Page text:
14 July 2024, Sunday, 2:08
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The Charter Will Survive

The Charter Will Survive
Iryna Khalip

The letter to Natallia Radzina.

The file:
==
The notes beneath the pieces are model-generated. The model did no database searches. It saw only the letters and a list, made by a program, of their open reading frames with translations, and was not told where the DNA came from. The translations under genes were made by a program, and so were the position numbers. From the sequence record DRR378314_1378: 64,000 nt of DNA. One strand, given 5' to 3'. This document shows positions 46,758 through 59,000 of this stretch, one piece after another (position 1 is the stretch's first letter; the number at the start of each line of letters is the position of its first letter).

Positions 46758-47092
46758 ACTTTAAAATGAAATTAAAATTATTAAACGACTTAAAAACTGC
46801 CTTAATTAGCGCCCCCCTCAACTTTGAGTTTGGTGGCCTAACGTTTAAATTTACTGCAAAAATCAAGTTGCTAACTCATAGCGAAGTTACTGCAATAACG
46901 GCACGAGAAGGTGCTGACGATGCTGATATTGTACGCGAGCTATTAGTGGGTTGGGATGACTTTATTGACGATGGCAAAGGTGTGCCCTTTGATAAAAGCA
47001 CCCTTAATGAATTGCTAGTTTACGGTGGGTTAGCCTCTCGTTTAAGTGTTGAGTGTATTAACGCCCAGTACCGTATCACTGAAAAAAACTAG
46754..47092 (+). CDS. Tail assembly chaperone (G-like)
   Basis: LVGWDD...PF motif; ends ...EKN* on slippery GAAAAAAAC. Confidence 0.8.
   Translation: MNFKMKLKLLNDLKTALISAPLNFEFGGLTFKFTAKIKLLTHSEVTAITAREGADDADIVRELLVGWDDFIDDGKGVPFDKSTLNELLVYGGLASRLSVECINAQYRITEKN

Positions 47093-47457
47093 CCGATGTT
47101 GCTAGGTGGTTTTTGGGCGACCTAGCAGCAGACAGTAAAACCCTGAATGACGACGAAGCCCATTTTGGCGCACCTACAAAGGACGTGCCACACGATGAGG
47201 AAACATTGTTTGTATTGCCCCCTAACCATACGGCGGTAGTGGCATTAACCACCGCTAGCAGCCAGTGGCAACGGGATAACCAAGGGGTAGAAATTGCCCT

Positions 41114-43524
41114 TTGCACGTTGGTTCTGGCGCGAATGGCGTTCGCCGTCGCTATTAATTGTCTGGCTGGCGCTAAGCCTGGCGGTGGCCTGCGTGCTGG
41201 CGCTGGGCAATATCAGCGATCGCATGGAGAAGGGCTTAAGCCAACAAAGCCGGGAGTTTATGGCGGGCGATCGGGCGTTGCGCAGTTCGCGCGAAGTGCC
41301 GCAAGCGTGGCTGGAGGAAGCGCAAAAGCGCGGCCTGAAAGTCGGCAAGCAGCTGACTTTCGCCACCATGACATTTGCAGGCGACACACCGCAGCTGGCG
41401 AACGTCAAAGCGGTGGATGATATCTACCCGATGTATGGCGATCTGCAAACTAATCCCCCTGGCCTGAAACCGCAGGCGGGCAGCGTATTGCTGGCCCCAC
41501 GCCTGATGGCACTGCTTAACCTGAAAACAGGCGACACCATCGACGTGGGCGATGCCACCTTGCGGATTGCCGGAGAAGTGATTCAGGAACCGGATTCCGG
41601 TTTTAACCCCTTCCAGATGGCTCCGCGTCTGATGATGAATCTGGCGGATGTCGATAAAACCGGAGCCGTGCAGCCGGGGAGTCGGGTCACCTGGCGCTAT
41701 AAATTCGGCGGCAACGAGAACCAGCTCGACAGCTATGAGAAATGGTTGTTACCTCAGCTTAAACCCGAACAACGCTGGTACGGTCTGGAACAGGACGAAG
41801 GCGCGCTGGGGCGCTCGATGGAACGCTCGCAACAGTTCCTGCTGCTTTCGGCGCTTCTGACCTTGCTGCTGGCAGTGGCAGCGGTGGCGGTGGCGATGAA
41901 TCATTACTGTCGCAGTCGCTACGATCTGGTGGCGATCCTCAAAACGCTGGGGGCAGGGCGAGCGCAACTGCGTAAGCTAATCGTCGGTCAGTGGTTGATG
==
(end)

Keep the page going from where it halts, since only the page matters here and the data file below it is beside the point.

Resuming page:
Hello, my friend! You know, it was better before. Not because the grass was greener and we were younger, but because we were all together against the criminal power. We were a community of like-minded people, and even though everyone within the community treated each other differently, we stayed together. There was a common enemy, and other things came later. Or never. I can't specify the date when things changed. But it happened not so long ago - three or four years ago. Maybe five. However, it doesn't matter. The thing that matters - it's of bitter nature. I personally realised the scale of the drama a year ago, when the authorities officially blocked the Charter's website. It seemed that at least everyone should be indignant: we are a community, we have a common enemy! But amid incredible international solidarity suddenly it turned out that many people here were not only anonymous Internet trolls, but also quite tangible human beings with names and surnames, sometimes even acquaintances. And they gloated. That's just tough. The Charter got free traffic and readers, while we are trying to convince everyone that the Belarusian independent site cannot have more than five thousand visitors a day. Now let them sit in their Poland, deprived of audience, and junk their grants. "It's high time to pull the plug!" It's a rather common thesis. And now when it's known that Poland intends to drastically reduce its assistance to the website, bad things have tripled. The gloating ran high: yeah, now they have no money. Life's great. Let's take some beer. I remember perfectly well how a year ago you asked an editor of a newspaper to publish the news that the European Parliament adopted a resolution to block the Charter. The colleague told that the news about all international resolutions were not popular and did not add to the traffic. He pretended he didn't get that the article would be just a demonstration of solidarity. Such news will never outrun something like "Miss Minsk Is Stripper" or "The Pooping Kitty - The Star on the Internet", but they are published for completely different reasons. It's like a friendly handshake: we're here, we're also outraged. I heard more support from passers-by on the streets than from my colleagues. I tried to get the reason for gloating, and I failed. Because there are no good reasons. Maybe, only envy? If it comes from deep within, everything is clear. They think you feel great there. You are in Warsaw, and the Polish government pays (they think so, don't they?), and you live near a big shopping mall. Nice job! You can go shopping in slippers. You can never explain or tell them anything. They're not too interested in what it's like not to say goodbye to your grandmother. When you know your nephews from the photos. When there is no chance to hide in your own room in Kobryn and have a good cry, as in childhood. When you can't even save enough junk, because you're constantly ready to leave for Belarus. When you know that you return not to your own house, but to a rented apartment, and start everything from nothing again: life and the purchase of pots. But it is boring to think about pots, as well as about grandmother's funeral. But a grant from the Polish government is a reason to exclaim "It's high time to pull the plug!". Blinded by envy, they do not realise that in their hysterical cries or arrogant silence they are as same as those officials who fight with the Charter. The only difference is that the site really jeopardizes officials. They just heroically fight for their own well-being - bribes, cottages, suitcases of cash under the bathroom, the right not to obey laws, high monetization of their signature on an official letterhead. And those who seemingly want democracy and hate the Charter have no power, no bribes, and no right to neglect the law. There is only envy. This is the bottom of the food chain, alas. Natasha, I damn miss you here in Minsk. But I know you'll come back. We'll sit on my balcony again overlooking the stupid Simon Bolivar Square, wolf down one shot and wish our haters: "Let them be lucky!" We will sit and talk until dawn. In the middle of the night, my sleepy husband will step out onto the balcony and turn surprised about late hours. And in the morning Pashka Marinich will come and then we will all drive to the airport to meet Lenchik Novitsky, who is in Paris now. But how can he miss such an event? All this will happen soon. Maybe not so soon, but it will happen anyway. And today I congratulate you on the BPR reward. This is very cool and you deserve it, like no other. And you will cope with problems of the Charter. We will cope. After all, we, unlike them, are all together. After all, the Charter existed, exists and will exist. Iryna Khalip, especially for Charter97.org

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